Whether you’ve made sushi countless times or you’re a beginner, it’s essential to know which seafood is safe to consume. Sushi contains raw and cooked seafood, so the first step is to determine which one you prefer. There are many different fish that you can use, many of which you’ll learn of throughout this page.
The primary types of fish used in sushi include yellowtail, tuna, salmon, halibut, surf clams, squid, seabass, snapper, gizzard shad, porgies mackerel. The latter six fish are treated to prevent foodborne illnesses. All raw seafood should be frozen after it’s caught for safety purposes.
This article will also teach you the following details about fish used in sushi:
- Information about all eleven kinds of seafood mentioned above
- What you should know before choosing any of them
- Which fish are safe for making sushi at home
What Fish Is Safe for Homemade Sushi?
If you’re a beginner or an expert trying to broaden your sushi horizons, you’ll be glad to know that there are plenty of options. Sushi is a diverse food that comes with many kinds of seafood (and many that don’t use any seafood). As Kobe Jones stated, safety is essential to keep you and your guests free of foodborne illnesses.
Here’s a list of five kinds of seafood that are caught and sold raw:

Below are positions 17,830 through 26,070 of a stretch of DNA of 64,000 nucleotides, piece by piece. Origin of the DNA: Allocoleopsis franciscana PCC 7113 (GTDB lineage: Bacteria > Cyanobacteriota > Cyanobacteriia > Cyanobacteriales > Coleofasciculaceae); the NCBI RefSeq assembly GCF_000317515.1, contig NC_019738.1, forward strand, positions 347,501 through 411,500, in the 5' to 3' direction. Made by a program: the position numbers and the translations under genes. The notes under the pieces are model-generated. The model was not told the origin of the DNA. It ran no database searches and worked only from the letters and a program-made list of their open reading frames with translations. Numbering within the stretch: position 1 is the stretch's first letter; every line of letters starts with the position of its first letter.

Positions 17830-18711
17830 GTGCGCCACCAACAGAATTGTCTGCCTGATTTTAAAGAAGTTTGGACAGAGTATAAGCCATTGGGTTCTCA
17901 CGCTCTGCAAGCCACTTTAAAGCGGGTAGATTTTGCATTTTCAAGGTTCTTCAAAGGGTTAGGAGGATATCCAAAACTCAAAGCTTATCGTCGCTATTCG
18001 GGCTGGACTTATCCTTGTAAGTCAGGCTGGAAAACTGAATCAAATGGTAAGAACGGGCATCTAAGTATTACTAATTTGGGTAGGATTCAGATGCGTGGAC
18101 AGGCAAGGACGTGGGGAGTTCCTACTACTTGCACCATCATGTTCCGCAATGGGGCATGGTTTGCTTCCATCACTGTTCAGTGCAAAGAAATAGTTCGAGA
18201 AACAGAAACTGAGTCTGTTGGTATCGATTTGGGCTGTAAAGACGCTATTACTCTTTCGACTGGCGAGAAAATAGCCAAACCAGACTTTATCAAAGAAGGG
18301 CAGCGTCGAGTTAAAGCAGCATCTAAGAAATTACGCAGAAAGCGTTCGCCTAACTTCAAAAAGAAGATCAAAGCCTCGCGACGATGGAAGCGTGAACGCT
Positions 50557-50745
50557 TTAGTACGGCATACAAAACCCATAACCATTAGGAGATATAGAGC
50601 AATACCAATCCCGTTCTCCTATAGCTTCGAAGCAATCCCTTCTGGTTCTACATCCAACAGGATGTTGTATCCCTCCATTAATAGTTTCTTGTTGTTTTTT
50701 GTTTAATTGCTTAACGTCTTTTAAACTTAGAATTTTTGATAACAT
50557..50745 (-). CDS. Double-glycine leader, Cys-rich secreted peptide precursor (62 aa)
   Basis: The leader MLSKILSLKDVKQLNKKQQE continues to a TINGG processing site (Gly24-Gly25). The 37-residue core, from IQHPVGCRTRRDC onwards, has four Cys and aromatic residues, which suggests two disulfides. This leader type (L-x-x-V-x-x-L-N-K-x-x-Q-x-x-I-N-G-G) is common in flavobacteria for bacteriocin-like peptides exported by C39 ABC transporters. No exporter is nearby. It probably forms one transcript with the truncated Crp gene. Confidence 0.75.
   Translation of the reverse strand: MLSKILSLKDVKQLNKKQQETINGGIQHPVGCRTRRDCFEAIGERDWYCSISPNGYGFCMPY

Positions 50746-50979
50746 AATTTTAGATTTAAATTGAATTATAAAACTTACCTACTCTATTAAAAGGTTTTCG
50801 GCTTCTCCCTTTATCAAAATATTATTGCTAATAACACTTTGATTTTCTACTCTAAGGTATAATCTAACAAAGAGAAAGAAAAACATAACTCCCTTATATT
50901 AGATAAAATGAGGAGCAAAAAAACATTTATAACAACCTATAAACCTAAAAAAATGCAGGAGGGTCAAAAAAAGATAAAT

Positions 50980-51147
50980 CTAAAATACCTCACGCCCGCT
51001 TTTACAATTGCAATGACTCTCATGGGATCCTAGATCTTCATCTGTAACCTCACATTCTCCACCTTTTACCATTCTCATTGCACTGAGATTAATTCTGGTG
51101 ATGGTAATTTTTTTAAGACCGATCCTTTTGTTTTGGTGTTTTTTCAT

- Surf clams
Here’s a list of six raw kinds of seafood that have to be pretreated before they’re sold to remove various contaminants:
- Gizzard shad
As you can see, there are many kinds of seafood at your disposal. Why not try them all to see which ones you like the most? You could visit a local restaurant, taste the various sushi rolls, and decide which fish you’ll purchase to make sushi at home. It’s worth noting that salmon, yellowtail, halibut, and tuna are some of the easiest fish to work with.
Note: The most crucial part of cooking raw seafood for sushi is safety. You can cook any fish on the lists above to make it edible, but you should know your source if you want raw, authentic seafood. Learn about the company’s safety standards, customer feedback, and how long it’s been frozen before you get the fish.
Stick around for a handful of honorable mentions at the end of the article!
Yellowtail is one of the most popular fish for sushi. Whether you enjoy it raw or cooked, there’s no reason that you shouldn’t try this delicious seafood. They’re loaded with all sorts of vitamins and Omega-3 fatty acids that promote a healthy heart. Below, you’ll find three ways that people enjoy yellowtail sushi.
- Raw yellowtail is a top choice for sushi connoisseurs. If you love sushi and you’ve gone to a handful of restaurants, then you probably already know a lot about it. You can purchase raw yellowtail and keep it frozen until the night before you prepare the sushi. Let it thaw in the freezer overnight.
- Cooked yellowtail isn’t as popular, but it’s a safe bet for those worried about eating raw seafood. You could cook yellowtail and leave part of it raw to serve it in various ways.